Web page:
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"Let my prayer come before you . . ." (Ps. 88)

I have been quietly trying to come to grips with Psalm 88 which is the prayer of a desperate poor soul. His prayer is weak and helpless, though fervent and sincere. He wants the Lord to take all hinderances out of its way, and let it have a free passage to His throne.

Did you know that one of the finest thoughts in the Iliad of Homer concerns prayer?

Prayers are Jove‘s daughters; wrinkled, lame, slant-eyed,
Which, though far distant, yet with constant paceIliad
Follow offence. Offence, robust of limb,
And treading firm the ground, outstrips them all,
And over all the earth, before them runs
Hurtful to man: they, following, heal the hurt.
Received respectfully when they approach,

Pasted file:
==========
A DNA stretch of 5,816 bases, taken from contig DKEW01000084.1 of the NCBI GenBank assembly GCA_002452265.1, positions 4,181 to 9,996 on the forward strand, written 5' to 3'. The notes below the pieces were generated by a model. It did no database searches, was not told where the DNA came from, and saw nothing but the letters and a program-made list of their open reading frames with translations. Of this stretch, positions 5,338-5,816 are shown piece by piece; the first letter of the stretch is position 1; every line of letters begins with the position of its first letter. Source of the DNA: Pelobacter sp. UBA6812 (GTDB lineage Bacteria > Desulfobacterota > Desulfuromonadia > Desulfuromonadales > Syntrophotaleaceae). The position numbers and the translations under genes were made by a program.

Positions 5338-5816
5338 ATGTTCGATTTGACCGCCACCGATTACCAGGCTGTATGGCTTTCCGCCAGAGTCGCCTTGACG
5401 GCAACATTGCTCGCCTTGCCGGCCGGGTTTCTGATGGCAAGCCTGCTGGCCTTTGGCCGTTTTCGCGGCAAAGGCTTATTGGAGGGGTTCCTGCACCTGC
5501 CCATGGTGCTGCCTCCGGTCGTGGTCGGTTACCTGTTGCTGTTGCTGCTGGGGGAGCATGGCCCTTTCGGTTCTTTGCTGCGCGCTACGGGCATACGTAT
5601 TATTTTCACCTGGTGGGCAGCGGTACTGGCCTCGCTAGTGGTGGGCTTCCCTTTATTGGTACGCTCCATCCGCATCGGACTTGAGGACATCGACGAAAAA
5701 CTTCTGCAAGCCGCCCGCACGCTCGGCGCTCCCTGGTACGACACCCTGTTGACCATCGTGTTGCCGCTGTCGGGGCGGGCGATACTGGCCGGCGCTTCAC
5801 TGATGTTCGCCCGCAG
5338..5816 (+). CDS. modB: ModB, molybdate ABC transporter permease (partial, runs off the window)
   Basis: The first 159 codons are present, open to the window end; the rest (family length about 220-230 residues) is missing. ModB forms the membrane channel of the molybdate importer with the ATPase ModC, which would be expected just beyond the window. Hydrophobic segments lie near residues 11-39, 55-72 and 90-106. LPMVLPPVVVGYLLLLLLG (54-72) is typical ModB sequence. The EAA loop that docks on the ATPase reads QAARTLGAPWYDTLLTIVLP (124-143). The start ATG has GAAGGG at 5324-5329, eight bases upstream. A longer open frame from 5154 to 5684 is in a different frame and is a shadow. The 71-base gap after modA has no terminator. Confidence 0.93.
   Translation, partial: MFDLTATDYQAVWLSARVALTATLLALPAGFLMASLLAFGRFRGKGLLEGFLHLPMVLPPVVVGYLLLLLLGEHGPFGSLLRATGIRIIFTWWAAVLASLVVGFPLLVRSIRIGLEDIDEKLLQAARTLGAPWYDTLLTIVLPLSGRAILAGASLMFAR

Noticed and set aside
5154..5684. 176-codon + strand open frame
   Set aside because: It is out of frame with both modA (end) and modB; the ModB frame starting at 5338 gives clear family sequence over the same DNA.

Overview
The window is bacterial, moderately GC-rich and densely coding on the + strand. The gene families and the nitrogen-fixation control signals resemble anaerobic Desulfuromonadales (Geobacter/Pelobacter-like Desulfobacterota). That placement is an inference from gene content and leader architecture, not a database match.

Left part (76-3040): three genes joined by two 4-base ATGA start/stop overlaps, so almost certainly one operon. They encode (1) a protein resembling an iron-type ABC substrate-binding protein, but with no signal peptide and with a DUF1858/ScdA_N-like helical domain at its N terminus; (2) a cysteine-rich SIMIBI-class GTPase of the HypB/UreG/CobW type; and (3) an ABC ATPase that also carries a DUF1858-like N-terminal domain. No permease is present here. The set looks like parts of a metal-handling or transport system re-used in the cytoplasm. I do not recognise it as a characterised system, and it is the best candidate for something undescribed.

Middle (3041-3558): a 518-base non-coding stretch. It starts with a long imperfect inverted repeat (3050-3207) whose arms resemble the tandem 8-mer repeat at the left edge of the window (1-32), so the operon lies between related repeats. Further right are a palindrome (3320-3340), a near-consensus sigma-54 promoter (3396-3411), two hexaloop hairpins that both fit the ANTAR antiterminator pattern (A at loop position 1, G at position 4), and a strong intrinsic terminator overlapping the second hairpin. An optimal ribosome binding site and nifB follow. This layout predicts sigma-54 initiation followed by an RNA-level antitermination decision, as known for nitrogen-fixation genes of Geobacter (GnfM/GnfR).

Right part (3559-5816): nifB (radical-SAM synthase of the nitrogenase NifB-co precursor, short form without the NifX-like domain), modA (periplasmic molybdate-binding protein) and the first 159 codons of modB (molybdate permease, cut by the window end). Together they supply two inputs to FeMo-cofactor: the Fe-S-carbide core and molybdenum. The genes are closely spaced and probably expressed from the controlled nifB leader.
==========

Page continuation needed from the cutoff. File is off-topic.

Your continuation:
They yield us aid, and listen when we pray.
But if we slight, and with obdurate heart
Resist them, to Saturnian Jove they cry.
Against, us supplicating, that offense
May cleave to us for vengeance of the wrong.
Thou, therefore, O Achilles! honor yield
To Jove‘s own daughters, vanquished as the brave
Have ofttimes been, by honor paid to thee.

Cowper, the translator, makes the following remarks on the allegory: Wrinkled, because the countenance of a man, driven to prayer by a consciousness of guilt, is sorrowful and dejected. Lame, because it is a remedy to which men recur late, and with reluctance. Slant-eyed, either because in that state of humiliation they fear to lift up their eyes to heaven, or are employed in taking a retrospect of their past misconduct.

The whole allegory, considering when and where it was composed, forms a very striking passage.